Sorry, Next… Swipe

From memorised scripts written by someone else to meticulously planned set-ups to hide any semblance of fan-generated wealth, people have started to question the sincerity behind apology videos. Are these influencers really sorry? Or are they simply taking precautions to protect their wallets? Genevieve Sia shares the biggest giveaways of an insincere apology.

Some of the most viewed YouTube apology videos, raking in over millions of views online. Screen captures by Genevieve Sia.



Genevieve Sia
Publicity Manager
Hype Issue #54

Published on
May 2, 2022



I’m sure we’ve all seen our fair share of apology videos. From the deep sighs to the promises to do better, apology videos have become such a common occurrence that people have started viewing them as jokes. 

James Charles, a famous beauty YouTuber with 24.1 million subscribers, even held an “Apology video” challenge on his reality show, Instant Influencer, which involved him having to teach contestants how to craft the perfect YouTube apology. 

Although it is unclear when the first ever YouTube apology was posted, parodies have been circulating online since as early as 2015. “Sincere Apology”, the first known apology parody was posted by YouTuber PBGGameplay whose video  garnered over 1.5 million views. Over the years, more and more of such videos have surfaced, turning influencer apologies into memes. Some examples include “Reacting to Influencer Apology Videos” and “Rating Youtuber Apology Videos”.

Wendy Cheng, 37, better known by her online personality Xiaxue, has commented on how repetitive apology videos have become on an episode of FIRST DATES, a YouTube series hosted by fellow influencer, Royce Lee. When asked what she thought constituted  an influencer apology, Xiaxue said, “Aiya, it’s very simple, ‘I’m sorry’, ‘I’m wrong’, ‘I’ve grown as a person’”. 



Xiaxue reenacted what she thought was a classic apology script. Photo taken from episode 4 of FIRST DATES.

Having trouble deciding if your favourite influencer is really sorry? Presenting, How to: Apology Videos 101 (HYPE’s version), where we share with you the tell-tale signs an apology is probably disingenuous.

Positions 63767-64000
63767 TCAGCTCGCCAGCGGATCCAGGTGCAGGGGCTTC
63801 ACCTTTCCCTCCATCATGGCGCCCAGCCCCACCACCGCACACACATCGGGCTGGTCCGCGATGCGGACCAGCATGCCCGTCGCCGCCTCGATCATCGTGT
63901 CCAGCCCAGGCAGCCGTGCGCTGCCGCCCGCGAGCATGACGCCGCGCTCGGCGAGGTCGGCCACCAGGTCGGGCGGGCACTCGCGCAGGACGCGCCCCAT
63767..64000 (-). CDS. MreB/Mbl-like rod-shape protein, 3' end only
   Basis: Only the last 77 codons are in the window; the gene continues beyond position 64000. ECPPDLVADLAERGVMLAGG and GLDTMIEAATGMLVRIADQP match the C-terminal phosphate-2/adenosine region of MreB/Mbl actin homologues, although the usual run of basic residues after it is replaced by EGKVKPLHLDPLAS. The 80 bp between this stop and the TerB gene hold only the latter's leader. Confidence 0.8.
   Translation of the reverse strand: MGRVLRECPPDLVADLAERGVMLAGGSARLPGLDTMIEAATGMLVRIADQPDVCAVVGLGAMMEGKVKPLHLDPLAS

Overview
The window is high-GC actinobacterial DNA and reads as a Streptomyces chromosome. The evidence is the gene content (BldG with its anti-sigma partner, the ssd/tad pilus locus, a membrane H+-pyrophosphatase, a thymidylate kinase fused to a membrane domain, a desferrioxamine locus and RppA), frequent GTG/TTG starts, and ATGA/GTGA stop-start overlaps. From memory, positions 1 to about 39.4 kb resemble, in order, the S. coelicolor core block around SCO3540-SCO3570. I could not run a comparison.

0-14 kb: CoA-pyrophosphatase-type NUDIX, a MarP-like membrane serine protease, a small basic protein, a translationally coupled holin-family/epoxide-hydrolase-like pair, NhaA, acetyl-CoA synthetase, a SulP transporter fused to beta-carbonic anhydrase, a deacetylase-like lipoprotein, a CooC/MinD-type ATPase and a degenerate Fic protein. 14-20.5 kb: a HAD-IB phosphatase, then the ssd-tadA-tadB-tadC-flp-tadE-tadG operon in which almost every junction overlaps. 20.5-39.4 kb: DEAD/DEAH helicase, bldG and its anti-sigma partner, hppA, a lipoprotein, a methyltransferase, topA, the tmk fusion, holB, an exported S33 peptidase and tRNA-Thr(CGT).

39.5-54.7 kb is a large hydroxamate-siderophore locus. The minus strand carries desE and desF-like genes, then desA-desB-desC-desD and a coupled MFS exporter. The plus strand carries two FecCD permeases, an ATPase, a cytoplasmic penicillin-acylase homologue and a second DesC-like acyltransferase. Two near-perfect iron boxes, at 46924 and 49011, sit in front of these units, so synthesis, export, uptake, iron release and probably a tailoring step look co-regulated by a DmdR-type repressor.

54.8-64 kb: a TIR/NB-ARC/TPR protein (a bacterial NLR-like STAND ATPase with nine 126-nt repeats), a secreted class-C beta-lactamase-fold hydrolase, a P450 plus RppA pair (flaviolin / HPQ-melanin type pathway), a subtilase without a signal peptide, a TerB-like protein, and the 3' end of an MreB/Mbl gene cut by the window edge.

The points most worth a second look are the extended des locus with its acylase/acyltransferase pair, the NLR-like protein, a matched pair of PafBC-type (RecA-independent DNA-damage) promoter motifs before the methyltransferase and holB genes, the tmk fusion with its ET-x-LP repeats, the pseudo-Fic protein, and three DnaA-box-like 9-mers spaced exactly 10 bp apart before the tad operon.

To kick-start the list, we have Gaslighting. 


While most influencers choose to film their apology videos with simple backgrounds to seem more down to earth, TmarTn showcased his expensive mansion and even included his car in the shot. Screen capture by Genevieve Sia.

Gaslighting is often used when an influencer manipulates their audience into questioning if the latter is really wrong. Simply put, this is apologising, yet not really apologising. A prime example would be TmarTn (not his real name)’s now deleted YouTube video, where he “apologised” for an online gaming lotto scam. If you are unfamiliar with the saga, you can read more about it here.

In the video, TmarTn used phrases like “I’m sorry to each and every one of you that felt like it was not made clear to you” and spent more time defending what he did and that it wasn’t illegal, than he spent actually apologising. Basically he’s saying, “I didn’t do anything wrong, if you find it offensive, it’s on you!”

The legendary video was dubbed the “Worst Apology Video of All Time” and has since been re-uploaded by others just so it will never be forgotten. You can watch it here.

Secondly, Fake Tears.

Xiaxue reenacted what she thought was a classic apology script. Photo taken from episode 4 of FIRST DATES.

In 2018, Laura Lee was slammed after the racist remarks she had previously made on Twitter resurfaced. In her now deleted YouTube apology, comments picked on how she was constantly wiping her face, yet there were no tears. You can watch the re-upload by another user here or read more about her scandal here.

After the video was released, many made their own quirky edits, mocking the situation. Screen capture by Genevieve Sia.

Rather than gaining forgiveness, Laura’s faux tears had the opposite effect and viewers took to Twitter to express their disappointment with her insincerity. The backlash she got for her crocodile tears eventually pushed her to delete the apology video.

Screen capture by Genevieve Sia.

The moral of the story is that if they have to go to such lengths for sympathy, they probably aren’t that sorry.

Lastly, Advertisements.

Screenshot from a now deleted YouTuber’s monetised apology video. Picture from r/CallMeCarson on Reddit.

In 2020, Katerino (not her real name), a Twitch streamer, was exposed for  cheating on her boyfriend, CallMeCarson (not his real name), with their friend Fitz (not his real name). In response to the exposé, Katerino posted a now deleted three minute apology video. 

Although she took full accountability for her actions, some viewers noticed an advertisement break around the one minute mark.

For most YouTubers, a large part of their salary stems from in-video advertisements. By monetising their videos, they receive a cut every time a viewer watches the advertisement. 

As it is human nature to be curious, apology videos tend to garner a large amount of views both from subscribers and non-subscribers. As a result, YouTubers tend to leave those videos non-monetised to not seem greedy.

Since the video is now deleted, it is unsure if the advertisement break was a glitch on YouTube’s part, or deliberately placed by Katerino herself. However, leveraging off your wrongdoings and the curiosity of others probably isn’t the best idea when trying to seek forgiveness.

Read more about Katerino’s scandal here.

The fact that all three of the videos above have been deleted because of the backlash the YouTubers received emphasises how terrible and insincere their apologies were. Your favourite influencer is involved in a new scandal? Remember to look out for gaslighting, fake tears and advertisements in the apology video.